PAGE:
POLITICS INSIDER

A tentative, reviewable, optimistic light at the end of the pipeline

Politics Insider for March 2: A tentative Wet'suwet'en deal, new COVID-19 cases in Ontario and the limits of what federal Tories will accept in a potential leader

Welcome to a sneak peek of the Maclean’s Politics Insider newsletter. Sign up to get it delivered straight to your inbox.

An end in sight? On Sunday afternoon, the Canadian government came to a tentative agreement with one of the Wet’suwet’en hereditary chiefs, who has passed it onto his fellow chiefs for review. The First Nations group still opposes the proposed Coastal GasLink pipeline that would run through their territory, but Chief Woos emerged from his meeting with Crown-Indigenous Relations Minister Carolyn Bennett with optimistic words. “This is where it starts,” he told reporters. “The duty to consult as well as the rights and title.” The issue of rights and title, which is complex and fundamental to this whole issue, harkens back to a series of court rulings in the 1980s and 1990s that laid out the terms of First Nations’ jurisdiction over the land.

Thou shalt not COVID thy neighbour. While sales of Corona beer take a huge hit because of COVID-19 (a.k.a., unfortunately for the brewmakers, the coronavirus), health officials in Ontario confirmed four new cases on Sunday, bringing the provincial total to 15. The newly discovered cases involve three men in their 40s, 50s and 60s, and a woman in her 70s. All of them are in the Greater Toronto Area, and all have had recent contact with, or are related to, people who got infected during trips to the Middle East. Those four are now safely in self-isolation or being otherwise looked after, and the risk to the greater population remains low, officials say.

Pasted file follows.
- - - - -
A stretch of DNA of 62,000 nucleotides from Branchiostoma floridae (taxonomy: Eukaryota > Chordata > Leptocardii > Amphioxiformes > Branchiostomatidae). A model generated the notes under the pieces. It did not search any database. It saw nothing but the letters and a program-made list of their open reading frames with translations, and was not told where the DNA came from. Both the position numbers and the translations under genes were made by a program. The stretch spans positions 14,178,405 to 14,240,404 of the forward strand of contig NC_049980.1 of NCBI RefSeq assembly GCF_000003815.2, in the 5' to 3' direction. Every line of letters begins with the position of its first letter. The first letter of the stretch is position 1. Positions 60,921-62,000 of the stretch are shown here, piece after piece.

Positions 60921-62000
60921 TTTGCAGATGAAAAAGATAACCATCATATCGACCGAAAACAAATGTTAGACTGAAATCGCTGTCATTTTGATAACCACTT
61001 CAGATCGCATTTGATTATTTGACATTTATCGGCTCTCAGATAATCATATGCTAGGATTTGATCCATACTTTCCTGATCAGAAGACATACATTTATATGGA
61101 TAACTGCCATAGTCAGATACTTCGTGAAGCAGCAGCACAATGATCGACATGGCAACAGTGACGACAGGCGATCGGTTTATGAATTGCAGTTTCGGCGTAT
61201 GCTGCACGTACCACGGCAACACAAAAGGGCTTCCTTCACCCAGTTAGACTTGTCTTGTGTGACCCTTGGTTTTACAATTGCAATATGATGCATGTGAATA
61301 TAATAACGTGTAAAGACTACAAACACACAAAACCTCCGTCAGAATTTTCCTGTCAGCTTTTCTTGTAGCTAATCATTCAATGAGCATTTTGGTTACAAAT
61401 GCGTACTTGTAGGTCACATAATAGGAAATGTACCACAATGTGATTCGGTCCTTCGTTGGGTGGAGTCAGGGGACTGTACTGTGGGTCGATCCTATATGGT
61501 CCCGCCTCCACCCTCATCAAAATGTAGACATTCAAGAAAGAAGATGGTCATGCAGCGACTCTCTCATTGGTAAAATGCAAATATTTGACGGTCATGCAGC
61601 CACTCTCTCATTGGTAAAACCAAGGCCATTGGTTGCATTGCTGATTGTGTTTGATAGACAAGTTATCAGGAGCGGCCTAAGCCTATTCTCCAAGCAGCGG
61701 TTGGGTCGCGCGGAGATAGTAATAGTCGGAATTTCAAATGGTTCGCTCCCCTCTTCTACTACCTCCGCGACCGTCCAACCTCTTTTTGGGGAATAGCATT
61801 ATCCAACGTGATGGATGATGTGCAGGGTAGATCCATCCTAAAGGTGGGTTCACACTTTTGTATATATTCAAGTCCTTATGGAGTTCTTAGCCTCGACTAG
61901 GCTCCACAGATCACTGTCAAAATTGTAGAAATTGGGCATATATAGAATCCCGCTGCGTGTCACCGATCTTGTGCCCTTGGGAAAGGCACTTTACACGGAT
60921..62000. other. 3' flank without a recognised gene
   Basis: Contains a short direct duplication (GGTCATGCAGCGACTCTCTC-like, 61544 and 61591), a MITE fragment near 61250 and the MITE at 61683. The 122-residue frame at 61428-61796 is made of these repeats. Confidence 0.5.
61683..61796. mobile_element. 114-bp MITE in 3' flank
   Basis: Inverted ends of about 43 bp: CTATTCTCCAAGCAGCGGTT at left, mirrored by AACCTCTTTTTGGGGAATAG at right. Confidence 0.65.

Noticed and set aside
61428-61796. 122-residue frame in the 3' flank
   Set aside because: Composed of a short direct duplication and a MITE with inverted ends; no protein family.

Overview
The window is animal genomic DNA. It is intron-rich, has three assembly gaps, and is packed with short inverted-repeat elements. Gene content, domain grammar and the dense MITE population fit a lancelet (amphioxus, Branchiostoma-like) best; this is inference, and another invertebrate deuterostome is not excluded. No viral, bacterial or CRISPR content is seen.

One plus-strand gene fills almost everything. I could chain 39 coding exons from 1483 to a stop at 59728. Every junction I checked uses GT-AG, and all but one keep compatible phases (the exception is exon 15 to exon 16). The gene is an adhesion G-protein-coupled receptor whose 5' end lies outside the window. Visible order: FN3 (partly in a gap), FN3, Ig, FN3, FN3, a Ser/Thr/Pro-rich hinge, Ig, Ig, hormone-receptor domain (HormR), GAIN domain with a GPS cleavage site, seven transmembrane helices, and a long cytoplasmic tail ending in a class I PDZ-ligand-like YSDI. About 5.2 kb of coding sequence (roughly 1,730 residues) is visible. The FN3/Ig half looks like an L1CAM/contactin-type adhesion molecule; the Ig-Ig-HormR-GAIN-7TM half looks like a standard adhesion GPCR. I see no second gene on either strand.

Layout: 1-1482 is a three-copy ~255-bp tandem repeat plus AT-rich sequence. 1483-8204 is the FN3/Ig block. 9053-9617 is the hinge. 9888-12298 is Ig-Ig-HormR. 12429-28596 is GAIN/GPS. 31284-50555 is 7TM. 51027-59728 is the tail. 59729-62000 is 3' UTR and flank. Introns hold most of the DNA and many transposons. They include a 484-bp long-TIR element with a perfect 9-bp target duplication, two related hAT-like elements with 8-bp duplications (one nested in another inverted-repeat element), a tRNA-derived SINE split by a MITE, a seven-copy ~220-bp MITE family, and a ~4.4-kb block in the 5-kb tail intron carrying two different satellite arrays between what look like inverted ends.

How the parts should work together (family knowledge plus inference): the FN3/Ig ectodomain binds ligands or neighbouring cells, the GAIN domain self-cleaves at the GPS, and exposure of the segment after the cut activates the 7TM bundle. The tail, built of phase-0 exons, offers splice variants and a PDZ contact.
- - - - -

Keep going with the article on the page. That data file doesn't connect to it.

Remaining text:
Other countries are not so secure. South Korea, Iran and Italy have all suffered much greater numbers of infection, and in the United States, Florida has announced a state of emergency while a man in Seattle became the country’s second person to die from the virus. While Chinese officials say they are regaining control of the situation, there are still 80,026 confirmed cases across the country. In Maclean’s, epidemiologist Timothy Sly warns that a second wave could sprout up this fall:

As anxiety rises across the globe, there are other practicalities to consider. If and when a wider outbreak reaches Canada, we can expect a surge of patients at emergency rooms, an increased demand for lab testing, and a need for more hospital beds. How prepared are we for the tidal wave of COVID-19?

In bad taste. A cartoon depicting teenage climate activist Greta Thunberg being sexually assaulted was printed alongside the logo for X-Site Energy Services, an Alberta energy company, earning widespread condemnation around the world and in Alberta. X-Site’s general manager, Doug Sparrow, told Global News he’s taken down the company’s social media profiles due to the overwhelming backlash, but denies that he had anything to do with it. “I never posted it,” Sparrow said. “I’m not a pedophile. I’m not what they say. All right? I’m not that guy. We did not post that picture.” Thunberg, for what it’s worth, sounded unflappable in her response: “They are starting to get more and more desperate… This shows that we’re winning.”

Meanwhile, in Tory land, Richard Décarie, an outspoken social conservative who raised $25,000 and garnered 1,000 signatures to run for leader of the federal Conservative party, has been barred from the race. The news came as a surprise on Saturday, when the CPC released the final list of leadership candidates and Décarie wasn’t on it.